Zero Doubt that “Unity House” is Net Zero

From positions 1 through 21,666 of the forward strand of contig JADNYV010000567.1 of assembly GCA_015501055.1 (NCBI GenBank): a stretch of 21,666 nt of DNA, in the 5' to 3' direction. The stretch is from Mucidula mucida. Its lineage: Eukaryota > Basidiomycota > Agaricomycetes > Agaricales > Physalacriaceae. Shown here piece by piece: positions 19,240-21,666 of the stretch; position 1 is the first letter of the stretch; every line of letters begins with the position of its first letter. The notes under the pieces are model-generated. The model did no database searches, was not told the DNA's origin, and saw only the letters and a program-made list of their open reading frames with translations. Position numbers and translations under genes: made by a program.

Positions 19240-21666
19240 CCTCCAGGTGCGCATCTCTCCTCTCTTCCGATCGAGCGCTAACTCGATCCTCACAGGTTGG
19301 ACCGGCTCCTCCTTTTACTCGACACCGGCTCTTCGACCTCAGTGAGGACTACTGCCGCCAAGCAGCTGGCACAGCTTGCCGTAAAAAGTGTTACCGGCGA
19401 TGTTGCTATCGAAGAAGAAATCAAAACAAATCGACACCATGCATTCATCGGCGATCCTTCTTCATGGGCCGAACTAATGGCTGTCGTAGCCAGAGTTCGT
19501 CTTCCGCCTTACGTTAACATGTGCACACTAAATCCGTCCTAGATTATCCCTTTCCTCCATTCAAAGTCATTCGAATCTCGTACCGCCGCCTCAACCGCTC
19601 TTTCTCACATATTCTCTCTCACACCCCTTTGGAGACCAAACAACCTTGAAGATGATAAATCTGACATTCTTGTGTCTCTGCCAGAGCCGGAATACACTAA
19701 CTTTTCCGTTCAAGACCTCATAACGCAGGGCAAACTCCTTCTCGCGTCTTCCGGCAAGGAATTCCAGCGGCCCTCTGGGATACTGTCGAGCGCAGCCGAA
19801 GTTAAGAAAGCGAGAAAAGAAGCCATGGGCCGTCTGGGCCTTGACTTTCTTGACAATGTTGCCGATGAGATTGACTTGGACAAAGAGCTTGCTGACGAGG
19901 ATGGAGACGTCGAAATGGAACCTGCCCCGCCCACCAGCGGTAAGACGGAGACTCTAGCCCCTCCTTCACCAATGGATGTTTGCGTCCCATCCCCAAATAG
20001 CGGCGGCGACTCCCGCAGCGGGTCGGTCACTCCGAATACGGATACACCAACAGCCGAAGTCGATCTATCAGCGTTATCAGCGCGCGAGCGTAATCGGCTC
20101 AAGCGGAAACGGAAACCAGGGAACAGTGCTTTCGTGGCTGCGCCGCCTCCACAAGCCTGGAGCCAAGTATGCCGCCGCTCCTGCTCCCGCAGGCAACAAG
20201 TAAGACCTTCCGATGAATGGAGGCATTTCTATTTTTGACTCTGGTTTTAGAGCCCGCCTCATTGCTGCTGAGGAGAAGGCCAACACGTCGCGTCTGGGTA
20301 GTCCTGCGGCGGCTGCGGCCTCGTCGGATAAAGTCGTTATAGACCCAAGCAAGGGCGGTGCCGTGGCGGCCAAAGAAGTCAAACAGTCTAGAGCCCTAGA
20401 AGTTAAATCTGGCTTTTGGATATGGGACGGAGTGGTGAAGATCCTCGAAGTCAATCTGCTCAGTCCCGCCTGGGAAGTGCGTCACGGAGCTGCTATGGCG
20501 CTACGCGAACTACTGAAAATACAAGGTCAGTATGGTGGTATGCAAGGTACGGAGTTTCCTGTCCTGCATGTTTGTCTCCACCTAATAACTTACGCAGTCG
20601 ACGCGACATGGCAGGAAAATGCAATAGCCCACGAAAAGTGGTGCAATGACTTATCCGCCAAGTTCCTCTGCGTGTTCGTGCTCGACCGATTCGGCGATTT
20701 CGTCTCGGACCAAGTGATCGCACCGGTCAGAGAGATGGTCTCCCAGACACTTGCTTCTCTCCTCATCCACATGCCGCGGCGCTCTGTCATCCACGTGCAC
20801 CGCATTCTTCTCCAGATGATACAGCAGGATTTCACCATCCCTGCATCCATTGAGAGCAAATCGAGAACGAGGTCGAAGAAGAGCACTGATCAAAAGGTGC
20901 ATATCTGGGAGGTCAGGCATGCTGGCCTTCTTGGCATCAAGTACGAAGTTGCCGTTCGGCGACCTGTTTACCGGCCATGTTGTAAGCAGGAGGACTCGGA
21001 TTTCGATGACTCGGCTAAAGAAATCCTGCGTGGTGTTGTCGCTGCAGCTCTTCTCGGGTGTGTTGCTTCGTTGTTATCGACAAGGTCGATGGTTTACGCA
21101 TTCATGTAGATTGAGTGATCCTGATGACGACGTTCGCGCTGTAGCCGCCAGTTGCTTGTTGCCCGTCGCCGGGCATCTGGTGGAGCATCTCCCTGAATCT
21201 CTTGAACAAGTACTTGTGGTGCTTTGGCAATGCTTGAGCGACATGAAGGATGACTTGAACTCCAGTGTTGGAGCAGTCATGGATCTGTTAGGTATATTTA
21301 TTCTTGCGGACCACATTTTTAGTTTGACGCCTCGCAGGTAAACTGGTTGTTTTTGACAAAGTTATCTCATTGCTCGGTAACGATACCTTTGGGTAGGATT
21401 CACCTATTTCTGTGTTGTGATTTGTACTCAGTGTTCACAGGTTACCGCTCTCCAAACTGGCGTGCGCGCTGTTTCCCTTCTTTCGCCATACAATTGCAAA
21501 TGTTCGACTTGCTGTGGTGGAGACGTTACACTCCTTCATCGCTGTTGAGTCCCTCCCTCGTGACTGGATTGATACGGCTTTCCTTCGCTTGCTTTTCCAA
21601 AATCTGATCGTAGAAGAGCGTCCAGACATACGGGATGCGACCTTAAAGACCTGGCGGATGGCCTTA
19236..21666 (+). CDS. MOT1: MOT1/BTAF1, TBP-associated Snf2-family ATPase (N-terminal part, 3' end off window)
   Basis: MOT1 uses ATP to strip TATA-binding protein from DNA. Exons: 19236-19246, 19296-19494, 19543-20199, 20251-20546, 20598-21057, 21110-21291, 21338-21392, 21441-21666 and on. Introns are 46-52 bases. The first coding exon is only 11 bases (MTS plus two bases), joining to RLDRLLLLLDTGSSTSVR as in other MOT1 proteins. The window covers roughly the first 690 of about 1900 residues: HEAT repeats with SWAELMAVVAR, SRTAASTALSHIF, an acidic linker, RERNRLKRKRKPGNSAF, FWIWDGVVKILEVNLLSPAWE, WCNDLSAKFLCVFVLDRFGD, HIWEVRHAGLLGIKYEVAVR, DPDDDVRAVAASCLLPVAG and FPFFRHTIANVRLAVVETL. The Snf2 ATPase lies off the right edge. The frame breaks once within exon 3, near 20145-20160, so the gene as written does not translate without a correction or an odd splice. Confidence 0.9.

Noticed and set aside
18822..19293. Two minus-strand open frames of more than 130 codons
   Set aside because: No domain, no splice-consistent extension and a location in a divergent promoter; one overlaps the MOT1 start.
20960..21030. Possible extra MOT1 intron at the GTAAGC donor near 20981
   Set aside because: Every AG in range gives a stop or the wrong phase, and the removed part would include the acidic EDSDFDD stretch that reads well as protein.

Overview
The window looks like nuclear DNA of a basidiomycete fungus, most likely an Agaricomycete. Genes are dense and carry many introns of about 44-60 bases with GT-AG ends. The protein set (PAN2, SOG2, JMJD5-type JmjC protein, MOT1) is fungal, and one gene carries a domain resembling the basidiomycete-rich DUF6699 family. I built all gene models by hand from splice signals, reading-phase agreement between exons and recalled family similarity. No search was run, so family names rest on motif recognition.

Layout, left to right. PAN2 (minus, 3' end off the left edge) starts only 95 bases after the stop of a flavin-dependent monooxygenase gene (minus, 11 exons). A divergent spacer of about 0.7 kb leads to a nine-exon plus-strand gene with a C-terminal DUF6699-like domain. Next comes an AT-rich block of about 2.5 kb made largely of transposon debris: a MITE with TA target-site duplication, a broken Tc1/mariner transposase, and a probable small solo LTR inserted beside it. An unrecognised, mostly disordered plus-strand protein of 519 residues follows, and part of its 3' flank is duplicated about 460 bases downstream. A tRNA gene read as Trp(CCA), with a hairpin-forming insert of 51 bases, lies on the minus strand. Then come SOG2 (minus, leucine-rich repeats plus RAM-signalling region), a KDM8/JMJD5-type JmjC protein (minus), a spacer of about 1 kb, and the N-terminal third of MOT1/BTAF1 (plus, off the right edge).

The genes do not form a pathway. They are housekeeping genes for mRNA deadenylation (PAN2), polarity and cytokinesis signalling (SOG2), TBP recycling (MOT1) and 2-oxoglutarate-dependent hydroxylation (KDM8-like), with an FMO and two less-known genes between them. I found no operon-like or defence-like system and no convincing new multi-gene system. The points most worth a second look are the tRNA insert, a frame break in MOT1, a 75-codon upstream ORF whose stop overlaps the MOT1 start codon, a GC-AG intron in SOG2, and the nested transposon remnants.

When Mitch and Cindy Thomashow moved into their new home last year, they knew they were living in one of the most sustainable and energy efficient homes in Maine, and likely the Northeast. Known as Unity House, the home uses a mixture of photovoltaic solar panels for generating electricity and a separate solar hot water system, along with an extremely tight, super-insulated building envelope and passive solar design elements. The two hoped the design of the home would help it achieve Net-Zero status, producing as much energy as it uses.Designed and built by Bensonwood Homes in Walpole, New Hampshire, earlier this year Unity House received LEED Platinum certification from the U.S. Green Building Council, the highest achievable green building designation. While the home is connected to the local power grid, which acts like a giant battery during periods of low solar production, it is built to be energy independent and is one of only seven certified LEED Platinum residences in New England (BrightBuilt Barn is a second example , also built by Bensonwood). Indeed, with Net Zero documentation now added to its LEED Platinum certification, Unity is among only a handful such buildings nationwide. From October 5, 2008 to October 5, 2009, energy use data shows Unity House produced 6,441 kilowatt hours of electricity while using only 6,430 kwh. The data shows that the cumulative months of overcast conditions and unseasonably cold temperatures in the first 3 seasons of 2009, considerably dampened solar collection, yet the home’s heat and power production/retention performed exceptionally well despite these limiting factors. Unity College Sustainability Coordinator Jesse Pyles says, some may call it a home of the future, but it’s a home that can be built now and Bensonwood Homes and Unity College has proved it.